My biggest suggestion is to move on to another shop since this one caters to tech divers and not recreational divers so they really will not meet your needs at this point in your diving career. There are several good ones in that area. Tiger Shark comes to mind but its about 15 minutes farther south. University Scuba is very nearby and Arlington Scuba has been around for decades. Maybe you should look around a little and see what else is out there.

#6 peterbj7

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Posted 10 June 2011 - 08:18 PM

The night dive used to be mandatory under the PADI system, and was only dropped because far northern dive centers complained they couldn't do it and hence couldn't do the AOW course at all in the winter, ie. for purely commercial reasons. When I teach AOW I regard that dive as one of the mandatory ones, and I recommend you do it as well. If there's any likelihood that the dive would "phase" you then I'd do more research on it and choose a different instructor.

Remember, as some people have said, that the AOW course is merely a "taster". Don't regard yourself as in any way "experienced" or "qualified" on the basis of this course.

Once you have completed the AOW course you will be allowed to do 100ft dives. I strongly recommend you do quite a few of these in varying circumstances and conditions before you consider going deeper. Then, when you're ready, you can if you wish do the PADI Deep Diver course, but I wouldn't do it the way the book says - it gives you just one dive deeper than 100ft (101ft meets course requirements). I teach the course over a week, with the first dive on days 2-5 being all the way to 130ft, and not brief panicked ventures to that depth either. You should develop over the week (the course involves four dives) so that you're comfortable staying at 130ft for a few minutes and then slowly ascending. You should do the dives on a computer, not the PADI tables, so you need to be experienced in the use of a particular computer before you do this course.

I haven't dived the Oriskany but I have dived and penetrated many wrecks, some of them very deep (trimix depths), and I agree with WW's exhortation that you don't even consider serious wreck diving until you're an awful lot more experienced.

If your current instructor suggests diving the Oriskany as part of a PADI Deep course I think you should find another instructor, immediately. He sounds to me as if he's on an ego-trip. If you are not yet even at the 30-dive level he is being irresponsible.

I have quite a few dives, with a lot of those being deep and in cold and unfriendly waters. I have experience to back up my views.

Edited by peterbj7, 10 June 2011 - 08:21 PM.


#7 WreckWench

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Posted 10 June 2011 - 08:32 PM

It is great to have ambitions...but again I should stress this is NOT a beginners dive in ANY stretch of the imagination. Why potentially mess up something you obviously LOVE before you've had a chance to get good at it.

How would you feel if you got a bmw, jag, mercedes or your dream car right after getting your learners permit? If you are the kid with the new car you'd be pretty jazzed and think it was great. If it were you at 45 and YEARS of driving experience telling a new driver that perhaps he should get some more real world experience before he drives that brand new car...you *might* understand more where we are coming from.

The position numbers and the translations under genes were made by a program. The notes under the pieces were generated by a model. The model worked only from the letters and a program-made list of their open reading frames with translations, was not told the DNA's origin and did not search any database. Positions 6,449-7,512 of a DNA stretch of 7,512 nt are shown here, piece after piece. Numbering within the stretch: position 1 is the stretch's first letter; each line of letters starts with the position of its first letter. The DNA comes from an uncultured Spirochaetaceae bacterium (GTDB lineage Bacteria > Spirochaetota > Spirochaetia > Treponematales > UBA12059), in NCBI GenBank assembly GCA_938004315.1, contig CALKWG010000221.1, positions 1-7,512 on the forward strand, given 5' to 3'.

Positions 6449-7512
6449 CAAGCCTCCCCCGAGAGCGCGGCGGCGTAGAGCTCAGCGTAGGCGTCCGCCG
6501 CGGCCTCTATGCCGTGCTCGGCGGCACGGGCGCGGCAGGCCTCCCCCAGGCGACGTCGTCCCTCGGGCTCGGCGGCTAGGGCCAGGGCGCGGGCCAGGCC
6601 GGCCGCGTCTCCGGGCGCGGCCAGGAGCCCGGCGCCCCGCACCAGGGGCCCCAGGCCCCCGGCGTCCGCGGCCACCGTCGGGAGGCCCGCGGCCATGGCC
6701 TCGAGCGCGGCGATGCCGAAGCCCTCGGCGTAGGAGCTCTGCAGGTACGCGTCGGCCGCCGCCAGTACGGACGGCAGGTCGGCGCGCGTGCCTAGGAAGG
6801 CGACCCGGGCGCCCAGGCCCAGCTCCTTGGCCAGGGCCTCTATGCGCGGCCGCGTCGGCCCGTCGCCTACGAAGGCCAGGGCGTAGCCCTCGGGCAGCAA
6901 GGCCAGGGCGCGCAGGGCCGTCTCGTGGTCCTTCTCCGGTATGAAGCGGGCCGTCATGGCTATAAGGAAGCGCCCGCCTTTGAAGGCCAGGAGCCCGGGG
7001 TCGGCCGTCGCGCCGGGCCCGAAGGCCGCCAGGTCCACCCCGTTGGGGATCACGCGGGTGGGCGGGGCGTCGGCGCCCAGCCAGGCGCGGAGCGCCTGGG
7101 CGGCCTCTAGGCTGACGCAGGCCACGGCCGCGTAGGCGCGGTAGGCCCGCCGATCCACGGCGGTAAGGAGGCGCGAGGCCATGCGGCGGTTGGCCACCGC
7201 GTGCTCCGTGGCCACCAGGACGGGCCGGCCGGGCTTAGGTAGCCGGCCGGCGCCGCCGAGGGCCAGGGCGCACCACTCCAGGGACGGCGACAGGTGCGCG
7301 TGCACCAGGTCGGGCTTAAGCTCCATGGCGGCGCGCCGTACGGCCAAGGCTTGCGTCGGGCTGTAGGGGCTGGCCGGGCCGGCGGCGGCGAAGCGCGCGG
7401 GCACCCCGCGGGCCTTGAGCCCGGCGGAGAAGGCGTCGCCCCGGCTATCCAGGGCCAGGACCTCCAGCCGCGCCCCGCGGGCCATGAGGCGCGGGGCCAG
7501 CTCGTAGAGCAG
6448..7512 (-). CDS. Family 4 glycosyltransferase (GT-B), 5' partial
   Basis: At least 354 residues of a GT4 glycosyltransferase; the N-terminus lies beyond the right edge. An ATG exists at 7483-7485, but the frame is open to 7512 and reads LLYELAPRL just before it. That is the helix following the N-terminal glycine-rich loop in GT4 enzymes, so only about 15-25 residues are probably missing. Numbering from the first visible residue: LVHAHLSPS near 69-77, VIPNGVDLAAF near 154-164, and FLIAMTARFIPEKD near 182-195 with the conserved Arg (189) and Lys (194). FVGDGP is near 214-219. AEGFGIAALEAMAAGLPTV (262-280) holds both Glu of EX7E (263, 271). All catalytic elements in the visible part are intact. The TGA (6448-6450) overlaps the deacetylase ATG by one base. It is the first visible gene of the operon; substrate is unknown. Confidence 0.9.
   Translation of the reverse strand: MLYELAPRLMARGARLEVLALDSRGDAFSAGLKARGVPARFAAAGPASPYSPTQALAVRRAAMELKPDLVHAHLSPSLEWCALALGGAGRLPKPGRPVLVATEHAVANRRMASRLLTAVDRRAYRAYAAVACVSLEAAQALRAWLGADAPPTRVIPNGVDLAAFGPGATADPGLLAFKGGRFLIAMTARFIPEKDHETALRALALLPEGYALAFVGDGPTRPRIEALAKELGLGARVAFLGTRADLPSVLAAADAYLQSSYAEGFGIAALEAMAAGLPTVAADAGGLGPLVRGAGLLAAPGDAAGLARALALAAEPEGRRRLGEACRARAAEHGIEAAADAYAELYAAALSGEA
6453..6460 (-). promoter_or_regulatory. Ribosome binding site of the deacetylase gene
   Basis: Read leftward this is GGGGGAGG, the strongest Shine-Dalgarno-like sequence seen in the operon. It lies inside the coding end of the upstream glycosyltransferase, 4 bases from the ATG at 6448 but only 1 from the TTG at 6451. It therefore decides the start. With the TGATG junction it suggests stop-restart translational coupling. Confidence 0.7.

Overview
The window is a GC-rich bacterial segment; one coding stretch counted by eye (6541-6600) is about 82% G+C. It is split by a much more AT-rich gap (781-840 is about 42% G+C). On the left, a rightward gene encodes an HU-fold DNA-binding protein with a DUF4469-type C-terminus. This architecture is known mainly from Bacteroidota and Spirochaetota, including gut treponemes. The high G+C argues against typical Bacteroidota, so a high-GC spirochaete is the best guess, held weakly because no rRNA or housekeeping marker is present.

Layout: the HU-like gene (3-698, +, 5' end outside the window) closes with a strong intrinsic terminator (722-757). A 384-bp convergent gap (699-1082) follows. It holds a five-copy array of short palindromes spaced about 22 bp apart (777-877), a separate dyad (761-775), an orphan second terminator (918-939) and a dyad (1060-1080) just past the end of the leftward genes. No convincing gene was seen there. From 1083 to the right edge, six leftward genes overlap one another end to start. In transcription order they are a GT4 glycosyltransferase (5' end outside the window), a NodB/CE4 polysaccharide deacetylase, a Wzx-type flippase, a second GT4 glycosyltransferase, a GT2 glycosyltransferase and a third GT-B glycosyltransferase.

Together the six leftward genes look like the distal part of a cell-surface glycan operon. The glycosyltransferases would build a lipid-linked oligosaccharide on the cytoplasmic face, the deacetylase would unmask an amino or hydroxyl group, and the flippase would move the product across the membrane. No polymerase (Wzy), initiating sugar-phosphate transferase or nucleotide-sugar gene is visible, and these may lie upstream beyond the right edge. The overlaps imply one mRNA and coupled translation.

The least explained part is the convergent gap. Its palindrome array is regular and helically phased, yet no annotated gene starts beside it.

The kid may be *very* mature...but usually 16-18 year old teens do not fall into that category.

You *may* be VERY competent, a quick study, able to go from new diver to savvy diver in 20-30 dives *FAR FASTER* than the average diver. However normally this does not happen.

So please understand our words of caution. They are nothing against you personally...they are based upon *YEARS* of experience watching people fail to beat the odds. Its just part of the process... don't rush the process or you may ruin diving if not something worse.

The smart grasshopper knows to get good at each and every phase AND NOT overextend. Just enjoy the ride and do your deep dives etc on a more sane wreck. Its an expensive trip...long ride to sit outside basically and watch everyone else...unless you enjoy being on a diet and going to candy stores to window shop. :wacko:

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#8 WreckWench

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Posted 10 June 2011 - 08:42 PM

I guess I should add that I am tech certified, have over 2400 dives and I am a dive master. (Never had much desire to be an instructor but I could if I wanted too.) I've been diving since 1993 and I'm inexperienced compared to Peterbj7.

My husband is a tech instructor, dives REGULARLY to over 350 feet, dives trimix, dives LOTS OF WRECKS, teachess SERIOUS wreck diving, teaches all tech including Trimix and he was floored that ANY instructor would consider taking someone with 30-ish dives or even 40-ish dives to the Oriskany.

Again it is your decision and you may be able to defy the odds...but what if you can't? Diving WELL beyond your training and skills and relying on an instructor or anyone else to *get you back safely* is like drinking and diving...its just asking for trouble.

Tell me this? How long can you last on a cf 80 at 309ft? At 50ft? At 80ft? How about a cf100? Do you know your air consumption parameters? Have you dove in salt water yet? Do you know how to deal with current? Do you know what you would do if you were swept away on the Oriskany? Do you know how to blow a bag? Do you know what that means? Do you know how to signal the boat? Are you prepared to drift for potentially 1-2 hours while others finish their dive and they pull up anchor or release the mooring and then come to find you?